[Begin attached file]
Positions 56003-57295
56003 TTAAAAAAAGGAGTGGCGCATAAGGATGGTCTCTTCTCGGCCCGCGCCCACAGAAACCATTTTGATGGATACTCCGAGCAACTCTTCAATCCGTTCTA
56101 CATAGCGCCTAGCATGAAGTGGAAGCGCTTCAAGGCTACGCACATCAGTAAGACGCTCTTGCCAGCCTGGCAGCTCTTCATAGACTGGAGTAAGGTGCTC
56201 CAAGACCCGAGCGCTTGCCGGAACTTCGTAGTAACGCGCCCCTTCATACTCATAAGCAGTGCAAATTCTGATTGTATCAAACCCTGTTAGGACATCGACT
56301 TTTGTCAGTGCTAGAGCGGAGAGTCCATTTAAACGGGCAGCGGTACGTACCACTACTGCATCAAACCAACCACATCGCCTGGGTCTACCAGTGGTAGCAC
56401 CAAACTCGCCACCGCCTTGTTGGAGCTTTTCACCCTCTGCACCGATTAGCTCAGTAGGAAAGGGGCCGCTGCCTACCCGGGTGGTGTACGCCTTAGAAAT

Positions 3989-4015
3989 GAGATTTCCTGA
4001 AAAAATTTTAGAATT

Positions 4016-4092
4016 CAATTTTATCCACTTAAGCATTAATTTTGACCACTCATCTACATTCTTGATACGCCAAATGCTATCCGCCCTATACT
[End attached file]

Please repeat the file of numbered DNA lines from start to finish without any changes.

Positions 56003-57295
56003 TTAAAAAAAGGAGTGGCGCATAAGGATGGTCTCTTCTCGGCCCGCGCCCACAGAAACCATTTTGATGGATACTCCGAGCAACTCTTCAATCCGTTCTA
56101 CATAGCGCCTAGCATGAAGTGGAAGCGCTTCAAGGCTACGCACATCAGTAAGACGCTCTTGCCAGCCTGGCAGCTCTTCATAGACTGGAGTAAGGTGCTC
56201 CAAGACCCGAGCGCTTGCCGGAACTTCGTAGTAACGCGCCCCTTCATACTCATAAGCAGTGCAAATTCTGATTGTATCAAACCCTGTTAGGACATCGACT
56301 TTTGTCAGTGCTAGAGCGGAGAGTCCATTTAAACGGGCAGCGGTACGTACCACTACTGCATCAAACCAACCACATCGCCTGGGTCTACCAGTGGTAGCAC
56401 CAAACTCGCCACCGCCTTGTTGGAGCTTTTCACCCTCTGCACCGATTAGCTCAGTAGGAAAGGGGCCGCTGCCTACCCGGGTGGTGTACGCCTTAGAAAT

Positions 3989-4015
3989 GAGATTTCCTGA
4001 AAAAATTTTAGAATT

Positions 4016-4092
4016 CAATTTTATCCACTTAAGCATTAATTTTGACCACTCATCTACATTCTTGATACGCCAAATGCTATCCGCCCTATACT